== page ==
Sculptor Judy Richardson has found a home for her art in Magdalena. A relative newcomer, she was attracted to the area by the natural beauty and landscape of Socorro County. Her studio and gallery is in a historic building on North Main Street.
When did you relocate to Magdalena?
I moved here on Nov. 1, 2019. Thank God! It was a very fortunate move.
From where did you move?
Born and raised in Philadelphia, but have lived all over the country. I lived in New York for almost 30 years, in Brooklyn. I never wanted to live there, but I had to go for family reasons and I kind of got stuck there. I always wanted to leave, and my New Mexico connection was Roswell.
I had an artist-in-residence grant, and lived and worked there in 1988-89. That was my New Mexico connection and I went back and visited many times. The year we were there my daughter was 2 years old and none of the other artists had children but my neighbors, people in town, had kids the same age, and I became friends with them. I visited a number of times, so I knew when I was finally able to leave New York, Roswell was my home base. But I knew I didn’t want to live there.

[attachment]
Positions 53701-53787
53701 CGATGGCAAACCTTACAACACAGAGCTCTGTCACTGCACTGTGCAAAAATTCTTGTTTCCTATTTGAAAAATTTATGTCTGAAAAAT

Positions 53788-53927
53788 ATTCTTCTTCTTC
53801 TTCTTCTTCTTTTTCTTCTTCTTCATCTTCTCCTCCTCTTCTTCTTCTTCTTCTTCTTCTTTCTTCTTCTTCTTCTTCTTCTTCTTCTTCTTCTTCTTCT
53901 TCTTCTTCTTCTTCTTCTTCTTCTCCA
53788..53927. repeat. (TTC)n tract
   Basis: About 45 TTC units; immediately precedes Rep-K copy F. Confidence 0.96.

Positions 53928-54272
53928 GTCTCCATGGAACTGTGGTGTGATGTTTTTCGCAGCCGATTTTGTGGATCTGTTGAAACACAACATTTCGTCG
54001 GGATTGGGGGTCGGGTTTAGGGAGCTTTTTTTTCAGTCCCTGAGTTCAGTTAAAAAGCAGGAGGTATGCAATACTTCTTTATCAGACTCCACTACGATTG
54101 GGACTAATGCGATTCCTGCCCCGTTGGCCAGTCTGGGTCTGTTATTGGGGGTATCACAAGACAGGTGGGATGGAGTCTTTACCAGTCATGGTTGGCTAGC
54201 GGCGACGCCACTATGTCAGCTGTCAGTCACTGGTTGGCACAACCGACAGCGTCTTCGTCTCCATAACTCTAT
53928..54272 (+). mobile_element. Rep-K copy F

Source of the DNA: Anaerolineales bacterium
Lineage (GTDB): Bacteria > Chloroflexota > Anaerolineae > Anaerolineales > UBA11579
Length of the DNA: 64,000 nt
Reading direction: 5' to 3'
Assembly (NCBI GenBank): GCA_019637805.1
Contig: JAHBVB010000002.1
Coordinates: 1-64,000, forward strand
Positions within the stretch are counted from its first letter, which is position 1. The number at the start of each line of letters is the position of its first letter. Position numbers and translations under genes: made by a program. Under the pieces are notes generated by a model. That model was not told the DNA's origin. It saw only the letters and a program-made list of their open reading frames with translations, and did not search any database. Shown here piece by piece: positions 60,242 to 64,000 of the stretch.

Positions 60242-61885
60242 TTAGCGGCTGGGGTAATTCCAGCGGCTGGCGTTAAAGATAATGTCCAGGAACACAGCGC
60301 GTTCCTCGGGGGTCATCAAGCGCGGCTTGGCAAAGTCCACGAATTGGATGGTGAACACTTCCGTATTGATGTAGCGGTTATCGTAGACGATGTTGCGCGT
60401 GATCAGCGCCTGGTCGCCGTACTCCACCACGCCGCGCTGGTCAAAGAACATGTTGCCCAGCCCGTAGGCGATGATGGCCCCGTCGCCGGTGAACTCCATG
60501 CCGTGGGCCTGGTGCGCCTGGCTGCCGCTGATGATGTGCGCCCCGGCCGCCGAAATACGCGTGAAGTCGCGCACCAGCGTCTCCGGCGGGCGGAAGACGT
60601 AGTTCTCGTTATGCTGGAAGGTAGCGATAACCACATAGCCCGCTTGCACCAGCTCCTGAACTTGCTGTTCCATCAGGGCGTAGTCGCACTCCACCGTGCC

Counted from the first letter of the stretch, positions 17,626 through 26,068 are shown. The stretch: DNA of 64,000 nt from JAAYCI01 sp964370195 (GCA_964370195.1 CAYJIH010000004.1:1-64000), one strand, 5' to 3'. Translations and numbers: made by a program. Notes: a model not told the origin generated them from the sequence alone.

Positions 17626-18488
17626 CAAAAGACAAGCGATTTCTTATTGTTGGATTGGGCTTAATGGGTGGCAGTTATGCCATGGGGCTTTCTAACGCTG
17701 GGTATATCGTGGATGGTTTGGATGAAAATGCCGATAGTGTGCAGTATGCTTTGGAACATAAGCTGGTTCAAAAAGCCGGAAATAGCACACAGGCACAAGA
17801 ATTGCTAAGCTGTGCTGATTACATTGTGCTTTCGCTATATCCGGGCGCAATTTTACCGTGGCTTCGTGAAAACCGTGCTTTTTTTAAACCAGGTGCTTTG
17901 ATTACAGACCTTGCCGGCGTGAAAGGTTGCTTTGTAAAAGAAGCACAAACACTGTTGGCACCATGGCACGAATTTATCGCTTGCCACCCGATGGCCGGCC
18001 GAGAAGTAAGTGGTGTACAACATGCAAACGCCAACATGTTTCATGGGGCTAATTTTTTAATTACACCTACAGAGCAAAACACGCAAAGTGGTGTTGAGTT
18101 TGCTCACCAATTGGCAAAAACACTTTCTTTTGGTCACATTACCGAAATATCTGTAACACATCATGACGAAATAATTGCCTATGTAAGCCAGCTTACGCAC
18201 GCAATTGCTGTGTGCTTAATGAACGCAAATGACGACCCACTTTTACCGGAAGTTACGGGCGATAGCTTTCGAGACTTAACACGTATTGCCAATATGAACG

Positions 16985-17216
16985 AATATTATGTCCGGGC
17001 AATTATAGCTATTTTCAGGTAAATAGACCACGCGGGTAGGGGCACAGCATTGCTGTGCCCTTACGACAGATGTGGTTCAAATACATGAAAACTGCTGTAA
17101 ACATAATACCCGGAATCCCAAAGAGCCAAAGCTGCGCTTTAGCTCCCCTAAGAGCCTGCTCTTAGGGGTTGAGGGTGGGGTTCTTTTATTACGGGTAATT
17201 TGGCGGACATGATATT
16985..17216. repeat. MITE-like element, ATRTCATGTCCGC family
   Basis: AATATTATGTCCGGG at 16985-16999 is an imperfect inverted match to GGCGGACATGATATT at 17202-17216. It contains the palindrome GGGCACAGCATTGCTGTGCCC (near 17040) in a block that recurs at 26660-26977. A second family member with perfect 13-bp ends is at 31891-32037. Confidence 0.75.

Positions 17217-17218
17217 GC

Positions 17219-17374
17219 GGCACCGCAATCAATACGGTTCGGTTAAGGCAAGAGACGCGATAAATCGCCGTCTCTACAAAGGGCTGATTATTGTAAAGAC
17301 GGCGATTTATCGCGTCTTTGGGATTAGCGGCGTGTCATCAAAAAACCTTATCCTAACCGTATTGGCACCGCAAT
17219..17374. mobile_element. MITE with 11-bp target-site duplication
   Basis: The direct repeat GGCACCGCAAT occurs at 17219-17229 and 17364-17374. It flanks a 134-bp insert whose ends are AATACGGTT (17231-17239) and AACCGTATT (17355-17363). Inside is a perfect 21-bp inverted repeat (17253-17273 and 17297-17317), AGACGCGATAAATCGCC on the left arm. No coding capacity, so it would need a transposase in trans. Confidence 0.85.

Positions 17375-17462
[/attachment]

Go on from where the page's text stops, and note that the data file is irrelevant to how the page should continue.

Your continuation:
What kind of art are you creating in your studio in Magdalena?
As a sculptor, I find materials out of stuff. But I really try to transform them so that you don’t know where they came from. I don’t want that. I want a reference to, like, people’s stuff. Like, this is something that somebody’s used, something that somebody wore.
So you use what people may consider junk, and turn it into something else?
What drew you to that? I just like to make things. I was supposed to be a journalist. My mother was a journalist. I didn’t want to be a journalist. But I didn’t want to be like her, and I was always good at making things since I was a little kid.